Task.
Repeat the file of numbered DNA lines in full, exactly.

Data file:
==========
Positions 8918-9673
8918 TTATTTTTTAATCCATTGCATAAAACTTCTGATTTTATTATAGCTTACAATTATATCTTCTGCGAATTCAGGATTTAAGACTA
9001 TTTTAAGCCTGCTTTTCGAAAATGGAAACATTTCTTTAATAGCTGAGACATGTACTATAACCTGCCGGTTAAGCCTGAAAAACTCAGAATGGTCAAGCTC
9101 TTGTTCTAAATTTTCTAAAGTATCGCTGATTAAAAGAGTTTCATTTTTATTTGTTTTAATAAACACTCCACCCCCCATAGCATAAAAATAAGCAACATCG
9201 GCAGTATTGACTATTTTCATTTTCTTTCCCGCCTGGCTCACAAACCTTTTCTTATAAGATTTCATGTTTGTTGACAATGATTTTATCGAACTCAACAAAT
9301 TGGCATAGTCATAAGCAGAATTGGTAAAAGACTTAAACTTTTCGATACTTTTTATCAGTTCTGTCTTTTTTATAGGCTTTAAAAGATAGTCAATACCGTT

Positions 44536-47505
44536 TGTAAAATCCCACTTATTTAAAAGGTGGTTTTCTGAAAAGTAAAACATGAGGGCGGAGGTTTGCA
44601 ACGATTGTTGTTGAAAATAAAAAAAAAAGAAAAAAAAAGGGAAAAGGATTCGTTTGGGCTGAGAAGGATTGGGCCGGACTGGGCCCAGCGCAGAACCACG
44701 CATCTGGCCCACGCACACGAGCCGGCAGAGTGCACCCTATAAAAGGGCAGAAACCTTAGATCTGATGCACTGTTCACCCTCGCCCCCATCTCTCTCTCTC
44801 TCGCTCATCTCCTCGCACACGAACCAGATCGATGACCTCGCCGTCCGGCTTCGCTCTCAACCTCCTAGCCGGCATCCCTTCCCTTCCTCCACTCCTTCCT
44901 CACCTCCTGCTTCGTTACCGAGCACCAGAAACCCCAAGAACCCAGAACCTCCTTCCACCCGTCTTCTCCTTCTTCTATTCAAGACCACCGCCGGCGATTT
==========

Positions 8918-9673
8918 TTATTTTTTAATCCATTGCATAAAACTTCTGATTTTATTATAGCTTACAATTATATCTTCTGCGAATTCAGGATTTAAGACTA
9001 TTTTAAGCCTGCTTTTCGAAAATGGAAACATTTCTTTAATAGCTGAGACATGTACTATAACCTGCCGGTTAAGCCTGAAAAACTCAGAATGGTCAAGCTC
9101 TTGTTCTAAATTTTCTAAAGTATCGCTGATTAAAAGAGTTTCATTTTTATTTGTTTTAATAAACACTCCACCCCCCATAGCATAAAAATAAGCAACATCG
9201 GCAGTATTGACTATTTTCATTTTCTTTCCCGCCTGGCTCACAAACCTTTTCTTATAAGATTTCATGTTTGTTGACAATGATTTTATCGAACTCAACAAAT
9301 TGGCATAGTCATAAGCAGAATTGGTAAAAGACTTAAACTTTTCGATACTTTTTATCAGTTCTGTCTTTTTTATAGGCTTTAAAAGATAGTCAATACCGTT

Positions 44536-47505
44536 TGTAAAATCCCACTTATTTAAAAGGTGGTTTTCTGAAAAGTAAAACATGAGGGCGGAGGTTTGCA
44601 ACGATTGTTGTTGAAAATAAAAAAAAAAGAAAAAAAAAGGGAAAAGGATTCGTTTGGGCTGAGAAGGATTGGGCCGGACTGGGCCCAGCGCAGAACCACG
44701 CATCTGGCCCACGCACACGAGCCGGCAGAGTGCACCCTATAAAAGGGCAGAAACCTTAGATCTGATGCACTGTTCACCCTCGCCCCCATCTCTCTCTCTC
44801 TCGCTCATCTCCTCGCACACGAACCAGATCGATGACCTCGCCGTCCGGCTTCGCTCTCAACCTCCTAGCCGGCATCCCTTCCCTTCCTCCACTCCTTCCT
44901 CACCTCCTGCTTCGTTACCGAGCACCAGAAACCCCAAGAACCCAGAACCTCCTTCCACCCGTCTTCTCCTTCTTCTATTCAAGACCACCGCCGGCGATTT